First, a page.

Why Share of Conversation Trumps Share of Voice

Posted by: in Social Media Insights & Trends on October 31, 2009

Imagine yourself leading a global brand. An outside firm walks in full of smiles and power points and says:

“I have this great measurement tool that ignores the majority of the world’s 1.7 billion people online. It only tells you what the media is saying about your product vs. competitors in a limited pool. We don’t let our measurement tool get distracted by what customers are saying and we sure don’t include word of mouth or ratings and reviews or forum questions, since who knows what’s happening when a message rips across multiple forms of media. We do this, since a message is only delivered correctly if it is published. This idea of people “sharing” your content is not relevant to building your brand. Who really knows who these folks are, right? So we give you a precise read out for a limited group that avoids this “customer static” about their beliefs. The result is that we only measure what is said about your brand, not the conversations and topics customers are actually talking about, since that is “off-brand”. Finally, we like to provide you with imprecise sentiment scores so you can make up a story of what is really happening, since we have to admit that all of these pie charts and data don’t really tell us a whole lot.”

Two seconds, maybe three before you throw them out of your office?

Well, if you believe that……please read more on how the world has changed. I know the above quote is sarcastic, but it’s reasonably close to reality for past measurement systems.

We live in a world where share of conversation is what matters.

Share of voice is this limited look at a brand and its competitors. It makes for nice charts showing increases or decreases each month vs peers, but it is not how customers think.

Here is how the world has changed and why it matters. Conversations are as important or, in some cases, more important to impacting search results. Conversations occur in high volume 24/7. Search is now forming the #1 first impression for your brand. Video search via YouTube is now part of that impression as the 2nd largest search engine. And, as 3 out of 4 peers routinely look to each other for advice on their next important move, it is their conversations that matter. It is what your neighbor says that we care about the most……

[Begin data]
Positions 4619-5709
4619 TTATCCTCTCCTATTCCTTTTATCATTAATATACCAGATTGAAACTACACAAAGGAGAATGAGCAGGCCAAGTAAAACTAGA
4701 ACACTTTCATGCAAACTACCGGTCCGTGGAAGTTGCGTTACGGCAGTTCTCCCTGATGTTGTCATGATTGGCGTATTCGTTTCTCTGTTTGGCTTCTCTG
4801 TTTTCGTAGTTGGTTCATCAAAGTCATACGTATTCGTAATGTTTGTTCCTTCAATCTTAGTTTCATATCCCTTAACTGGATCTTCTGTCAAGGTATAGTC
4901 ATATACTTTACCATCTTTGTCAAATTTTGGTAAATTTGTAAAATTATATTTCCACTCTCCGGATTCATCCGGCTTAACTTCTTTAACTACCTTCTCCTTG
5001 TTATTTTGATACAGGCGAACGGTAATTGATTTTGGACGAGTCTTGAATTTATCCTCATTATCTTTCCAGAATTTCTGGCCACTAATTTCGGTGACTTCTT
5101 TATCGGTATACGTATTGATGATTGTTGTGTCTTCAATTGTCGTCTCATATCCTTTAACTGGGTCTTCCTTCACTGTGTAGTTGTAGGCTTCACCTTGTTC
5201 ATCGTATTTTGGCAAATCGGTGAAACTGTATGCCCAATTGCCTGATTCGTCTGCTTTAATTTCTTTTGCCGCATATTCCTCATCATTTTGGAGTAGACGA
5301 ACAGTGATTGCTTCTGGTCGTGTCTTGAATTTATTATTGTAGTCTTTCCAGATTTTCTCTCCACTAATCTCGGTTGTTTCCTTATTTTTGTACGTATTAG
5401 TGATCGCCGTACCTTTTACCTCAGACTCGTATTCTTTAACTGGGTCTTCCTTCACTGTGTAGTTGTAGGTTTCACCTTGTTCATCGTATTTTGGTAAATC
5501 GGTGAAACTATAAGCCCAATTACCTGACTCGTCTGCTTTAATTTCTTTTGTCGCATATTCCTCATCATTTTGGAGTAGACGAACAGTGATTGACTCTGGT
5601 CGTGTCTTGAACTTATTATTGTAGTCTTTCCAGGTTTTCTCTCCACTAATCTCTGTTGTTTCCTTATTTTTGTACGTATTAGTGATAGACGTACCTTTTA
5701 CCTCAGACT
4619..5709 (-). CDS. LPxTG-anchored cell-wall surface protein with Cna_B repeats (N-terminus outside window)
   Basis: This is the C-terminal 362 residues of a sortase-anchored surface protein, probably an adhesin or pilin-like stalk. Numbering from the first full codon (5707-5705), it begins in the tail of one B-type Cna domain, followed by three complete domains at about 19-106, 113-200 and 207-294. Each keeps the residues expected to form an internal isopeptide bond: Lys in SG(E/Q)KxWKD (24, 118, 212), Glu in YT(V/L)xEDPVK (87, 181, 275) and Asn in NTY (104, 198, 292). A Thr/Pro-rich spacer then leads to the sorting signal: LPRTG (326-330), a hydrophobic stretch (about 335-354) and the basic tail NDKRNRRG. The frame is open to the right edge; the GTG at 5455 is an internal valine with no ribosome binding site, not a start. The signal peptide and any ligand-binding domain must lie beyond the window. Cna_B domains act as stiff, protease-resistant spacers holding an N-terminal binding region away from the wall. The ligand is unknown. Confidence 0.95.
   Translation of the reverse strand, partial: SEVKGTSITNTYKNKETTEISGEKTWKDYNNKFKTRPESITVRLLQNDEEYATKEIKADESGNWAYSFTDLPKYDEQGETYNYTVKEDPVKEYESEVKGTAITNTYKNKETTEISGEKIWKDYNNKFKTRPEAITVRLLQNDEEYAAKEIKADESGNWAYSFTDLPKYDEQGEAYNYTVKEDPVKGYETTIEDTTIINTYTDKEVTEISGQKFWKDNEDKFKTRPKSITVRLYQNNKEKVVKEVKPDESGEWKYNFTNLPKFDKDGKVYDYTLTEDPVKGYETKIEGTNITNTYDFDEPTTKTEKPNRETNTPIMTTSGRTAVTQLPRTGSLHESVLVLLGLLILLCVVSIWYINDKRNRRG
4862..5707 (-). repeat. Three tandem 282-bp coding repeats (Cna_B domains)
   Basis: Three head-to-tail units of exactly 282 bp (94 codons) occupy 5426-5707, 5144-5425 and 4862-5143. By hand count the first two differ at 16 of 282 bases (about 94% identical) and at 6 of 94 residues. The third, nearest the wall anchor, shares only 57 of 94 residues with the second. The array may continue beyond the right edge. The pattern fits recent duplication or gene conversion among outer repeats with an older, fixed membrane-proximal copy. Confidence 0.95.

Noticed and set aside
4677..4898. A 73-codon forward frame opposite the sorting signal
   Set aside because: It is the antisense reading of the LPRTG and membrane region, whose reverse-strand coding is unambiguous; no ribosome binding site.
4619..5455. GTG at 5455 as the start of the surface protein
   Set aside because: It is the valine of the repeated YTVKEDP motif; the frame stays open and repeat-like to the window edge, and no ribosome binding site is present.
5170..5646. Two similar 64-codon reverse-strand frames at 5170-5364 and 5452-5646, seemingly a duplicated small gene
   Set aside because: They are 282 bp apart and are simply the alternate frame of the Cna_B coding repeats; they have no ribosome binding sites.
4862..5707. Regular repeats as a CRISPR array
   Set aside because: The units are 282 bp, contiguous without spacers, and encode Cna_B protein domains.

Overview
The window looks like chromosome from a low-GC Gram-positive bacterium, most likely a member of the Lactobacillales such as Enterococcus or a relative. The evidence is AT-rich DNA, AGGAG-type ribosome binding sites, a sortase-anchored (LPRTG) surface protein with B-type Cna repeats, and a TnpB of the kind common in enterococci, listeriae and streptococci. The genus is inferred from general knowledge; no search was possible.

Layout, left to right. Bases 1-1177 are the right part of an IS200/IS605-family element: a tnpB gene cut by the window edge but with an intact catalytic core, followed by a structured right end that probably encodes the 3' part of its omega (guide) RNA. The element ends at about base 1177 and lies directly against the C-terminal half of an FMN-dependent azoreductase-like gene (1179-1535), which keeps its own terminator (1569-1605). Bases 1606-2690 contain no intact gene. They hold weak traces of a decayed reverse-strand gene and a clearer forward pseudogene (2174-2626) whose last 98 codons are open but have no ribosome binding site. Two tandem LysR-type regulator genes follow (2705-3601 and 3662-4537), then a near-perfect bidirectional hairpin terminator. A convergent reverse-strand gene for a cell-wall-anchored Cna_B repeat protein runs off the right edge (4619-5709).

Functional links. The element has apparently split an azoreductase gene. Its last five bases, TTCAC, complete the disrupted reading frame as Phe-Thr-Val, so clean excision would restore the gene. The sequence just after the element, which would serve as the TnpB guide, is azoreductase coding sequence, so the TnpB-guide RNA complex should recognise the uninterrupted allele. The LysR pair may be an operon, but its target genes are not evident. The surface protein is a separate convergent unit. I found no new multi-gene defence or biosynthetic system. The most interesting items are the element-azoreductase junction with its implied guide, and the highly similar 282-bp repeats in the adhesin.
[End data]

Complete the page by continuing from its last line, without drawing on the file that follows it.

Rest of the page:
What it means is that it is less important about what you said at a press conference. It is increasingly important to know what is being said on a Saturday morning on a forum that is relevant to your brand that you may not be participating in today.

Share of conversation is defined by the topics and conversations that your customers care about. They are often not brand-related at all, yet they are directly relevant to you. I’ve measured hundreds of brands online and I can tell you that share of conversation is routinely 20-40x higher in volume than share of voice. Here’s a few examples using Google search as a simple diagnostic tool, so you can do your own analysis after reading this post.

If you search Orbitz, you find 8.14MM results, but travel has 770MM. Salesforce.com has 3.03MM, but cloud computing has 31.3MM. I’m writing today on a Latitude E4200 which has 3.14MM results, but laptops has 63.1MM. Even Google has 2.1 billion results, while search has 5.6 billion.